Fat lump or lipoma are common, and the larger they are, the more unsightly. Dermatologist Dr. Francis Wu explains what they are and how to remove them.
Fat tissue cells
Another name for a fat lump is a lipoma. Lipoma is a benign tumor made up of adipose tissue cells and is located in the subcutaneous tissue (the part under the dermis).
Heredity plays a role
It is a common condition and occurs mainly in middle age. It is unclear how lipomas arise, but there is a hereditary component. Excess weight does not play a role.
They are often localized on the neck, shoulders, upper arms, back and thighs. It feels doughy and the overlying skin is normal in color and texture. It moves freely over the skin and is attached to the base layer. A lipoma has a smooth surface.
Lipoma grows very slowly and can reach 2 to 10 cm in size, sometimes even larger. A rapidly growing tumor is probably not a lipoma.
About 7% of people with lipomas have multiple fat bumps. They are spread over the body, but can sometimes also be found in 1 body part. Lipomas generally do not cause any complaints, but sometimes it is painful when a lipoma pushes against a nerve.
- Angiolipomas: 10% of lipomas are the benign highly vascularized angiolipomas and are located in the neck, neck, palms, soles of the feet. These lipomas are smaller 0.5-5cm and can cause more pain. The complaints can occur at a young age, a study showed an average age of 17 years.
- A rare lipoma variant is adiposis dolorosa (Dercum disease). . It is characterized by multiple painful and slow-growing lipomas that may be located just under the skin of the upper arms, thighs, trunk, and around joints. In addition to multiple painful lipomas, obesity, headache, stiffness in the morning, fatigue, dry eyes and dry mouth, and easy bruising are common. But also heart problems, high blood pressure, sleep disorders, depression and memory and concentration disorders can be related. It occurs most often in postmenopausal women, the average age is 35 years. Heredity plays an important role. It occurs in 16% of men. In addition to multiple painful lipomas in the torso, buttocks, upper arms and legs, obesity, fatigue, dry eyes and dry mouth and depression also occur.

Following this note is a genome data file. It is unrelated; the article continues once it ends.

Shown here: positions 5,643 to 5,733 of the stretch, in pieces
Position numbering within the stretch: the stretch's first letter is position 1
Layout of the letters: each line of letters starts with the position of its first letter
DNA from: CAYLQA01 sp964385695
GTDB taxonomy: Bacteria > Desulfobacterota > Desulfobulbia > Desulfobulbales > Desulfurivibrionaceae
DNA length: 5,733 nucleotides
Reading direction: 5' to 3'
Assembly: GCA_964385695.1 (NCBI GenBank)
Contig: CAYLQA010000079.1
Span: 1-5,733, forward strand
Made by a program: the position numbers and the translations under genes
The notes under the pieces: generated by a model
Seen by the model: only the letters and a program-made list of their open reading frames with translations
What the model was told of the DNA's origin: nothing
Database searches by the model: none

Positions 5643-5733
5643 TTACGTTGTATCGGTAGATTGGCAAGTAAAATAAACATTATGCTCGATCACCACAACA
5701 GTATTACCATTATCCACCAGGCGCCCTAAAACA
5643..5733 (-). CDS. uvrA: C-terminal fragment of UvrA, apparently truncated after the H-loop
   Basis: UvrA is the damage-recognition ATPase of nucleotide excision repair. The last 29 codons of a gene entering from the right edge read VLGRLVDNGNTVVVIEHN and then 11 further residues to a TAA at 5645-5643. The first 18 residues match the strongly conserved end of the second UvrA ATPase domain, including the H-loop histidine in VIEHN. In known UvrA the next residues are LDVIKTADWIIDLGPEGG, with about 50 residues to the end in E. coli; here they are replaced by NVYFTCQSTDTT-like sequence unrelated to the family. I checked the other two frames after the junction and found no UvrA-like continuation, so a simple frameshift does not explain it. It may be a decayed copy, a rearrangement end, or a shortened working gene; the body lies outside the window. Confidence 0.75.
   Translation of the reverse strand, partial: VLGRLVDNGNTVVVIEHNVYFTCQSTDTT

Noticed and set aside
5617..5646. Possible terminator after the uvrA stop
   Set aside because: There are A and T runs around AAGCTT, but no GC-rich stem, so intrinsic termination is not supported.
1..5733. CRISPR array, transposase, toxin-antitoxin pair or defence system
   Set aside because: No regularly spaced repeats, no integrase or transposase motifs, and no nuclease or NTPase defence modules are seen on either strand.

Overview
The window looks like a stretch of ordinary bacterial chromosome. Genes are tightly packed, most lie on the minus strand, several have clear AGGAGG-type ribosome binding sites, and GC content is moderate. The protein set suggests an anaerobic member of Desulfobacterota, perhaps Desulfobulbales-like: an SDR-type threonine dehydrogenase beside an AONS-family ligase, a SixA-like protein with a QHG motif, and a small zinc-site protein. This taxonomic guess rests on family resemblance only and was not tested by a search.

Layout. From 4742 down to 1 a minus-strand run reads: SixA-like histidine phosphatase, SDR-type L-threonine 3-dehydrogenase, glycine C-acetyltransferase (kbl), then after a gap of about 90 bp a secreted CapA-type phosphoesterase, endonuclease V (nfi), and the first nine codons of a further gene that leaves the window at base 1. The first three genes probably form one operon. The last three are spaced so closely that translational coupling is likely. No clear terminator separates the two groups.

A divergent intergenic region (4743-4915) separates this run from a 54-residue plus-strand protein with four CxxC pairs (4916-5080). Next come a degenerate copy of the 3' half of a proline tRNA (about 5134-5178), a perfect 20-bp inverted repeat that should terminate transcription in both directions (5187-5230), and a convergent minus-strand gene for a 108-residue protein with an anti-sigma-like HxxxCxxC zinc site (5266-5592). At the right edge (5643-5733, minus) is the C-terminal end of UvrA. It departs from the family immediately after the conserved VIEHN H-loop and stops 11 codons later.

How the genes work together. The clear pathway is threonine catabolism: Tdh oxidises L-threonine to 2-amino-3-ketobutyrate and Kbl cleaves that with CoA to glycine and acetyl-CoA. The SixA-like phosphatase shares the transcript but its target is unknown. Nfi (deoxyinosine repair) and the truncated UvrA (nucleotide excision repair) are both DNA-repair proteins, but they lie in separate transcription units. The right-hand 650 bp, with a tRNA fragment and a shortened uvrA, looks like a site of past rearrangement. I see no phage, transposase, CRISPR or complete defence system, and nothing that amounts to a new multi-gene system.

- Other bumps under the skin: sebaceous gland cysts, lymph nodes, fibromas, neurofibromatosis, lymphomas.
Often the clinical picture is clear to make a diagnosis of lipoma. On physical examination, a fat lump is attached to the lower layer, has a smooth surface, is well demarcated (where the fat tissue begins and ends) and is separate from the skin. Sometimes ultrasound, CT scan or MRI with possibly tissue research is used if the image is unclear.
Lipomas do not disappear with cold or hot packs, nor with massages or diets.
Cosmetically disturbing lipomas or lipomas that cause complaints such as pain can possibly be removed on an outpatient basis.
Superficial and well-encapsulated lipomas can be easily removed surgically under local anaesthesia, but poorly demarcated lipomas are not.. Because it is deeper than originally thought (back, shoulder blades, ribs) or between vulnerable structures such as nerve and blood vessels.
On youtube for the procedure
There is a chance that a lipoma will come back.
Liposuction for small lipomas is another alternative and causes less scarring. With medium-sized (4-10 cm) and large lipomas (>10 cm), the chance of recurrence is high because it is not always possible to remove the entire lipoma.